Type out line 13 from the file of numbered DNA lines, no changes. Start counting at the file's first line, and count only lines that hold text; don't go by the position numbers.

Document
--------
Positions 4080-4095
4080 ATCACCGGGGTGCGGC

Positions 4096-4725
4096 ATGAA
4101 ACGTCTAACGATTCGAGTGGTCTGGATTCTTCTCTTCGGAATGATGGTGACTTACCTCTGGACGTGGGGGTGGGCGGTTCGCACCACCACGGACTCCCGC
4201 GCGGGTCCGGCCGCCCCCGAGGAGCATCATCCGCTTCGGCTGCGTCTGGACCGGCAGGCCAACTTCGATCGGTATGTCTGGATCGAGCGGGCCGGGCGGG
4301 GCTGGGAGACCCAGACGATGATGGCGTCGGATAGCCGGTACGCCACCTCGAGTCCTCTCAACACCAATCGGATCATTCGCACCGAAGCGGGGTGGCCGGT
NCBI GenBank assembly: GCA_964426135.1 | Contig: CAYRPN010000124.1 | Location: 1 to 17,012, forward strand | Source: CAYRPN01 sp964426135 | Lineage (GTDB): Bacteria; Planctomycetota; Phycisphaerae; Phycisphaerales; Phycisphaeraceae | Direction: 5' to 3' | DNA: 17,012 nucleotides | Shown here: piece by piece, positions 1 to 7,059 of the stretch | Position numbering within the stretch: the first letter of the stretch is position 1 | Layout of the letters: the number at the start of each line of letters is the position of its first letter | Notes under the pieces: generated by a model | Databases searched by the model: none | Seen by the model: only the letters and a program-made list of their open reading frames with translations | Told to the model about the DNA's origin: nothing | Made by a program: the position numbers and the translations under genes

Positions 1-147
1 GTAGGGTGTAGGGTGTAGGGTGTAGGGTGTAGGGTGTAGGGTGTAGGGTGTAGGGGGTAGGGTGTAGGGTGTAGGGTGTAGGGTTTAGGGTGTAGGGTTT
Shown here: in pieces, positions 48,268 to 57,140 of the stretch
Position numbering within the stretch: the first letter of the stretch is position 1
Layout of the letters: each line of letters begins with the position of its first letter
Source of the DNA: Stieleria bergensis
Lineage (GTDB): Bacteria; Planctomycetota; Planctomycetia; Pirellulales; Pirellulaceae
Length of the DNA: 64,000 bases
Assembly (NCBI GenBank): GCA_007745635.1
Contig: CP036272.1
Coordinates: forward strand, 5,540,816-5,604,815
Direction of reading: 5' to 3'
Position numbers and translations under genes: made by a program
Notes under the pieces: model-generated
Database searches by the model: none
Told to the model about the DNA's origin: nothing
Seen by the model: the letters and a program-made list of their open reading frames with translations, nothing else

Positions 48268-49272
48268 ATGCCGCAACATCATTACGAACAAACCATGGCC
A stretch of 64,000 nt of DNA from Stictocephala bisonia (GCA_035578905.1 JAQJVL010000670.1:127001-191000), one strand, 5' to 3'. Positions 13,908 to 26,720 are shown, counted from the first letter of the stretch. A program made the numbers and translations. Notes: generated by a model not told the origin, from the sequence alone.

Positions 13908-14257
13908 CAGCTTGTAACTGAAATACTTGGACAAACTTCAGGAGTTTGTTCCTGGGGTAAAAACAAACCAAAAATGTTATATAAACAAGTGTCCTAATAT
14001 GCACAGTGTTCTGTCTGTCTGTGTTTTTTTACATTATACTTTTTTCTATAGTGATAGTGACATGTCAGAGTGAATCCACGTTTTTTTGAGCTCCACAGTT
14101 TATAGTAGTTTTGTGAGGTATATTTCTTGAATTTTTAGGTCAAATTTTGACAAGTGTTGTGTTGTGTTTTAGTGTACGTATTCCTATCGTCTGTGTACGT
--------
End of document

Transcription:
Layout of the letters: each line of letters begins with the position of its first letter